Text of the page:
4. When I had my first exam in law in business school I promised myself and told everybody I would never read anything that had to do with law during my studies. I had bookkeeping, accounting and auditing as my major subject in the specialized studies, and soon realized it was a promise made a bit to fast. I had to take a course in tax law, I hated it, and in corporate law, bad, but not hate. Then I realized would be good for me to take a couple of courses in other business fields. And suddenly were all courses finished, and I longed for more. Secretly, only my husband (or at that time still boyfriend) knew about it, I read for the tests you have to finish in order to be accepted as a law student. There are way more people interested in studying law than there are places, and you have to have almost everything right in the exam. I decided to try once, passed it and was accepted as law student at the University of Helsinki. What you know from my blog is that I finished with a degree in – drum roll - tax law. Who would have believed in that some 15 years ago?
5. My grandma thought me to knit, and the first item, a small rat in red yarn, is still in my possession. The first big thing we were supposed to knit in school was a hat. It was a disaster, I had to take it home and knit on it, cried, my mother helped me, and of course you can see where her even rows were knitted. So my teacher realized what had happened, and I didn’t get a very good note on knitting. I found the hat two years ago, and throw it away. It was still able to almost make me cry, and now I wanted to get rid of it for ever. The memories are not as bad as the hat itself.
6. I can weave and spin, but don’t do either very much nowadays. I don’t weave because I don’t have space for my loom, a lovely old thing that has been in my husband’s family for at least four generations. I don’t spin because I, even if I am a person with a fairly good portion of patience, don’t have the patience for spinning. I guess this is a way to say I don’t find the process of creating yarn interesting enough to entertain me. But my spinning wheel is a beauty, blue grey in colour, with good balance even if it too is an heirloom thing, again from my husband’s side of the family.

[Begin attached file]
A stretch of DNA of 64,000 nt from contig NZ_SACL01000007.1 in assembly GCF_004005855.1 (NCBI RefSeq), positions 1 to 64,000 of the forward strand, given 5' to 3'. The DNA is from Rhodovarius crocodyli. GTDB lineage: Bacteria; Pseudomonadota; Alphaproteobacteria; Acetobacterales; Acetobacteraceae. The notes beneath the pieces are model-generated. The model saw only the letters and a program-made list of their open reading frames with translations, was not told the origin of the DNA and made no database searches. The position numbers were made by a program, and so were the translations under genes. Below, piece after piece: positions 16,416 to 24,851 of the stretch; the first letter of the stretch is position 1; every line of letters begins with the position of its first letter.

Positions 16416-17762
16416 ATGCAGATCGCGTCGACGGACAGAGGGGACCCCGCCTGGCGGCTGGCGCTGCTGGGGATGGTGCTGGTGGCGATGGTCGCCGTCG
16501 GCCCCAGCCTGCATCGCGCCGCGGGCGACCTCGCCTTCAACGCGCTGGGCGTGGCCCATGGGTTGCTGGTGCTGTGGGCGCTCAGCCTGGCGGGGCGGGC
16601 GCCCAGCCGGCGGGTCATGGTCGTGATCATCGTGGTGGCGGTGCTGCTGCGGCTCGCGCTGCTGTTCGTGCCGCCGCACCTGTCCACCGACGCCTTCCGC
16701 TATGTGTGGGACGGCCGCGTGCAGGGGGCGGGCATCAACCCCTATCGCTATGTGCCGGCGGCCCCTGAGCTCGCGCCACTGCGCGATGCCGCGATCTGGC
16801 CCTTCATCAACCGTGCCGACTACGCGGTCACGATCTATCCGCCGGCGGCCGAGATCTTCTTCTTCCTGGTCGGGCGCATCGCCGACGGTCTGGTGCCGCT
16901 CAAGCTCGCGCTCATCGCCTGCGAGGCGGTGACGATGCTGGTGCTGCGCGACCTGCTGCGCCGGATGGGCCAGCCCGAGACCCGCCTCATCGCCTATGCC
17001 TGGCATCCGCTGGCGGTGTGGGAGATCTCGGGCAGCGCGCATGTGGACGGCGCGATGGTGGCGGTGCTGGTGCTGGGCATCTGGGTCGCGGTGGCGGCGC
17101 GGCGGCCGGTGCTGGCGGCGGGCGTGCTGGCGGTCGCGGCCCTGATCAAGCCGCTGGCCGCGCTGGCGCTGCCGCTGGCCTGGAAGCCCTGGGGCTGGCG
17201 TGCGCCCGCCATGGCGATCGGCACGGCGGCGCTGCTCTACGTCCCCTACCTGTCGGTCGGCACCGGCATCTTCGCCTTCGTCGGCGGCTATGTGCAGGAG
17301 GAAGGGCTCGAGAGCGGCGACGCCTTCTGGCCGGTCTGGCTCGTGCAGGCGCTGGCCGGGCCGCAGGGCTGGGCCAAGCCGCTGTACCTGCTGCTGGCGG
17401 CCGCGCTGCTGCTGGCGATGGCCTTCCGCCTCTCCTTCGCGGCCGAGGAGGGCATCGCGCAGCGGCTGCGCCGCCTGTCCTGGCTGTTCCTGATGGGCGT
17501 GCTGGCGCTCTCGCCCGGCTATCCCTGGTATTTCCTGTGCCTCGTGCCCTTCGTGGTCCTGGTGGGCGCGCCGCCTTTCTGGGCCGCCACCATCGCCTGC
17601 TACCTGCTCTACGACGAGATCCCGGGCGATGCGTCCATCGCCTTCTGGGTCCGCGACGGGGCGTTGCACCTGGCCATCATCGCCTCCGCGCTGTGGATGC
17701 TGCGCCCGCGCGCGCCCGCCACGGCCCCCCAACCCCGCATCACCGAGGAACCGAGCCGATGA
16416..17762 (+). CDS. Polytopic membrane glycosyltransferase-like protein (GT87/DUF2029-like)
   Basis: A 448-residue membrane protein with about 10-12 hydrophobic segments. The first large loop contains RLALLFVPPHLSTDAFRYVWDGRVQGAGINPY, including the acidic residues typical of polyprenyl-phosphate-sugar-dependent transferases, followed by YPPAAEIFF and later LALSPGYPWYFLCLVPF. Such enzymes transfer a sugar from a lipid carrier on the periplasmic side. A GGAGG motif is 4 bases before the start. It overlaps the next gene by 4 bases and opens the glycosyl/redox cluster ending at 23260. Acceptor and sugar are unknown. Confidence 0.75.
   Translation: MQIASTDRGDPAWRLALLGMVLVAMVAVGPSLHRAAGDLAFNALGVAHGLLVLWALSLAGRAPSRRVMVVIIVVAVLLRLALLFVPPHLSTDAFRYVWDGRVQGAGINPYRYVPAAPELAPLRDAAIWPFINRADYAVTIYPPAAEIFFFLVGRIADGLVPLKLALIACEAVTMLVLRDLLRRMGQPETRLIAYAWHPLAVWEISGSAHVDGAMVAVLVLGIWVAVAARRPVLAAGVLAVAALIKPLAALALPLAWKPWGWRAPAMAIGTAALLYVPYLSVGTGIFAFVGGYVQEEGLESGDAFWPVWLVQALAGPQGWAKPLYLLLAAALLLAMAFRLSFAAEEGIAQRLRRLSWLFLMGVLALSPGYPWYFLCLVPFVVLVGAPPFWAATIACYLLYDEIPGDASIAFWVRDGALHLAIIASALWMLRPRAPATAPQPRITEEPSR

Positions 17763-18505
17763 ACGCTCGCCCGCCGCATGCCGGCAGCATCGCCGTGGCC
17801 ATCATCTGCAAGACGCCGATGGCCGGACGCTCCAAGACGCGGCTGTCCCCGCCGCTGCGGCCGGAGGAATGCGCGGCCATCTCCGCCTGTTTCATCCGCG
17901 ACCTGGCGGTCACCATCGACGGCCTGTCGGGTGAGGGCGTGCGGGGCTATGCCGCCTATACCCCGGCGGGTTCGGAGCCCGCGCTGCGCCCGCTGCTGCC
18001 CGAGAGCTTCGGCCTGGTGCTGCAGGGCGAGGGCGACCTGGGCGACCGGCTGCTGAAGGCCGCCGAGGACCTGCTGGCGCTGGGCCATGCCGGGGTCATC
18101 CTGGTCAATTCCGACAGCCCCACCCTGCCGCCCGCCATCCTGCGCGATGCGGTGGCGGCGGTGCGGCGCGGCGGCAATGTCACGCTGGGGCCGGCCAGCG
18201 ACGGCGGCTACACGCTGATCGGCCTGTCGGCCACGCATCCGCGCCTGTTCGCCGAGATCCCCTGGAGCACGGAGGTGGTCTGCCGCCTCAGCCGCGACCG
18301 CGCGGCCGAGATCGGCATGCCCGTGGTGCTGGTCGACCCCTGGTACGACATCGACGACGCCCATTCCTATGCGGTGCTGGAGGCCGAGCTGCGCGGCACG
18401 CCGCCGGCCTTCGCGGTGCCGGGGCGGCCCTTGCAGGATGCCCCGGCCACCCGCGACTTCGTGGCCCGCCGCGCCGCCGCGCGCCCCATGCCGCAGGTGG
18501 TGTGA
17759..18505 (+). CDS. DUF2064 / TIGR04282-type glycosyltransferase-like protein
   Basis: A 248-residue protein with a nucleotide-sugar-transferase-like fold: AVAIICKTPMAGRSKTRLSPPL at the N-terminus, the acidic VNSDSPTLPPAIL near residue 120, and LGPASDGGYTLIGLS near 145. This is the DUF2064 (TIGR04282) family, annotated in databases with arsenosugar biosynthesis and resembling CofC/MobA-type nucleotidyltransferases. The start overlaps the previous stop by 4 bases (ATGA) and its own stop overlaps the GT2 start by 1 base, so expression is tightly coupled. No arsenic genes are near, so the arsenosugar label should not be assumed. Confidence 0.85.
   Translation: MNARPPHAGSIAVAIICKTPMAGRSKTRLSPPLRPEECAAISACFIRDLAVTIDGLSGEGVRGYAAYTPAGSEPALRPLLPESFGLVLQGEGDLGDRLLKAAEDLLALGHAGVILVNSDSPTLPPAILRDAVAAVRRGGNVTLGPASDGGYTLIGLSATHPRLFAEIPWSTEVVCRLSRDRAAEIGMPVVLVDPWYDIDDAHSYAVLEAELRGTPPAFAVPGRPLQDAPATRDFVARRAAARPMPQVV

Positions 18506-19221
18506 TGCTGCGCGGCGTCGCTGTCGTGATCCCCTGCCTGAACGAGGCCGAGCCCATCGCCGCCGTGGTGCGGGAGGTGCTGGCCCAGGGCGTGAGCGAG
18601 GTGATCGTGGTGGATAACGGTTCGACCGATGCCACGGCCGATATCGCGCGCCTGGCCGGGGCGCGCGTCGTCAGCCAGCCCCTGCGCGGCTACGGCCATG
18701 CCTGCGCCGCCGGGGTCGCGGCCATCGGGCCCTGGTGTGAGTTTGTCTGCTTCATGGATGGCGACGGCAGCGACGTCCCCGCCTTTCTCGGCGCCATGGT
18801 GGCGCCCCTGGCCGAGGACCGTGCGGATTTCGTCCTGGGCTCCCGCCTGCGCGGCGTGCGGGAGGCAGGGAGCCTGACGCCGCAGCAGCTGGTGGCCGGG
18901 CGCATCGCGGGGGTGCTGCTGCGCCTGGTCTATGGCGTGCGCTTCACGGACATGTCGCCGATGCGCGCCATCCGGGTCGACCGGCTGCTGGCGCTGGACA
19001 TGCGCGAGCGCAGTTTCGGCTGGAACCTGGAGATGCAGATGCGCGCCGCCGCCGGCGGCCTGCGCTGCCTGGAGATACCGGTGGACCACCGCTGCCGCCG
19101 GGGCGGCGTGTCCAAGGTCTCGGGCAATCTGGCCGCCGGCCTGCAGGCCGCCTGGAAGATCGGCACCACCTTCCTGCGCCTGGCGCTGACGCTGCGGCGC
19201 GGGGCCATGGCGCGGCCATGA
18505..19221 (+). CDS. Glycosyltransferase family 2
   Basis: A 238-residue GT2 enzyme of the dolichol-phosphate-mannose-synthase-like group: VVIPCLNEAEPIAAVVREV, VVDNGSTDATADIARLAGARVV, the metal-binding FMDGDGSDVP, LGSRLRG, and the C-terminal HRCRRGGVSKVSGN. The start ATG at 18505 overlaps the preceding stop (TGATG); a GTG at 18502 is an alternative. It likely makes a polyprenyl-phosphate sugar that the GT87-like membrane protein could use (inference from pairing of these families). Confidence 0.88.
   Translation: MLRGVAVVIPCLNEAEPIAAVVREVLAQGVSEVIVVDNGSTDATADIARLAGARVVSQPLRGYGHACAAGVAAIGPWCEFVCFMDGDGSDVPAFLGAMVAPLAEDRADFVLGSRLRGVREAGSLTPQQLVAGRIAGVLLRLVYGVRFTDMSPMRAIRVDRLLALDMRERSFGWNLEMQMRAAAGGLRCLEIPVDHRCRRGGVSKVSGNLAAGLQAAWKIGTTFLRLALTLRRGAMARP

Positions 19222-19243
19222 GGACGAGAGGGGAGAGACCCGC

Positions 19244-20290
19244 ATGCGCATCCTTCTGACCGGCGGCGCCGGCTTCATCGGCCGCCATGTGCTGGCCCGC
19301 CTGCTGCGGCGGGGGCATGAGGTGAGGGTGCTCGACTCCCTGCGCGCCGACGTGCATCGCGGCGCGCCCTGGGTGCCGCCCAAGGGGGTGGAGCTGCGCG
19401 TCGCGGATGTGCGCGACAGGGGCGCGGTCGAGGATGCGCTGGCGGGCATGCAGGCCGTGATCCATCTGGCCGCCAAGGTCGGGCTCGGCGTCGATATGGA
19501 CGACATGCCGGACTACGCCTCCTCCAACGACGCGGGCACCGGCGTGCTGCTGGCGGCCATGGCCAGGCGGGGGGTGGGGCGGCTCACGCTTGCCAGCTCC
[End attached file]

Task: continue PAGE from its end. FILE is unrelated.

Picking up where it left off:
7. During my life I have had all kinds of pets; hamsters, guinea pigs, budgerigars, canaries, cats, dogs, an assortment of bugs (didn’t like them much) and fish. I worked with horses during all weekends and summer holidays for about five years. I took care of my friends’ and the school’s pets during the summers, and was responsible for the aquarium in school a couple of years.

Since this meme has been going around for a while now, I don't want tag anybody. I know, it's against the rules, but still, it's not a new one, and almost everybody has it down in the archives somewhere. But if you feel for it, do it!


New sock from the toe up

May 03, 2007


Give me some buttons, please! Pearls or shells, no matter, but now! All my seams are sewn, all ends are finished, I have got a nice tour on the blocking board, and I deserve buttons. I even fit the person who is going to wear me, so there is no reason for not sewing in buttons. Except that they aren't bought, and there were none in the button stash. But that's a detail, isn't it?
P.S Venezia is sending her greetings, she got quite a lot of attention last evening. Like almost one pattern repeat. There are about four pattern repeats before the arm steeks, two and a half to go. She is happy.

April 30, 2007

Time is flying...

Uh, it has been quite some time since I last posted. The days have been so filled with non-knitting relating things and events that I haven’t even got time to check out what you have been up to. Time for a blog round later today!


There has not been much knitting going on during these weeks either, and there have been more days when I haven’t touched my needles at all than those when I have actually knitted. But I managed to finish the back and the fronts of the spring cardi and I seamed the shoulder seams and put it blocking this morning. As soon as the body has dried I’ll knit the front bands and then seam the rest of the seams. I haven’t found buttons yet, but I have something pearly in mind.